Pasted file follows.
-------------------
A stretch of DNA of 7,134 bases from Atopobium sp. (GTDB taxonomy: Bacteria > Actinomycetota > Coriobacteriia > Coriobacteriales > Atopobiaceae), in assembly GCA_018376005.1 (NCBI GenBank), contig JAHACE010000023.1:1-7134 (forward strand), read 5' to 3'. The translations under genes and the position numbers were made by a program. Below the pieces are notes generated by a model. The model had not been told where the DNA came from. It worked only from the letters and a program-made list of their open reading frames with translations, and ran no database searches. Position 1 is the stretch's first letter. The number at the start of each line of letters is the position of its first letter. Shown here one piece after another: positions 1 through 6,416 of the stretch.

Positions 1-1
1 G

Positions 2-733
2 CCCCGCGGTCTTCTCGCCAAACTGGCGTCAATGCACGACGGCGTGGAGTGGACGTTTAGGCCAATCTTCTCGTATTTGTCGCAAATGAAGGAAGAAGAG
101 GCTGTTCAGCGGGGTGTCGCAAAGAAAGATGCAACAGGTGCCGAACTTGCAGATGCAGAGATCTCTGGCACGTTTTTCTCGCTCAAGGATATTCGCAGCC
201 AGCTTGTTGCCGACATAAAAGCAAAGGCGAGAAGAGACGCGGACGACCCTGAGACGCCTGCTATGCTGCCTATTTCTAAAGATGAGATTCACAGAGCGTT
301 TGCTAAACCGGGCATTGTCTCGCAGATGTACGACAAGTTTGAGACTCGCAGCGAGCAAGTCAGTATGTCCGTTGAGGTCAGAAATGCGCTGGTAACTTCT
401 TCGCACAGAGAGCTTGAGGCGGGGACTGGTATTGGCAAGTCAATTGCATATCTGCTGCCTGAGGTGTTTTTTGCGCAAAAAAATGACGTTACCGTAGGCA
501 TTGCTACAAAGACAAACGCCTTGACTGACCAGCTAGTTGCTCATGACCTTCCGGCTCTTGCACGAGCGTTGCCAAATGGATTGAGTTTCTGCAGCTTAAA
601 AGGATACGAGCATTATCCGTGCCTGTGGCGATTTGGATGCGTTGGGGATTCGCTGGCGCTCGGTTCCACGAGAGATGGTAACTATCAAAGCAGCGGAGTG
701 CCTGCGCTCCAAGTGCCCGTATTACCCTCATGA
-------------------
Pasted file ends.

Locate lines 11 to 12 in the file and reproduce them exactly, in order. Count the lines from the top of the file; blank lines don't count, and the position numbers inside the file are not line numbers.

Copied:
601 AGGATACGAGCATTATCCGTGCCTGTGGCGATTTGGATGCGTTGGGGATTCGCTGGCGCTCGGTTCCACGAGAGATGGTAACTATCAAAGCAGCGGAGTG
701 CCTGCGCTCCAAGTGCCCGTATTACCCTCATGA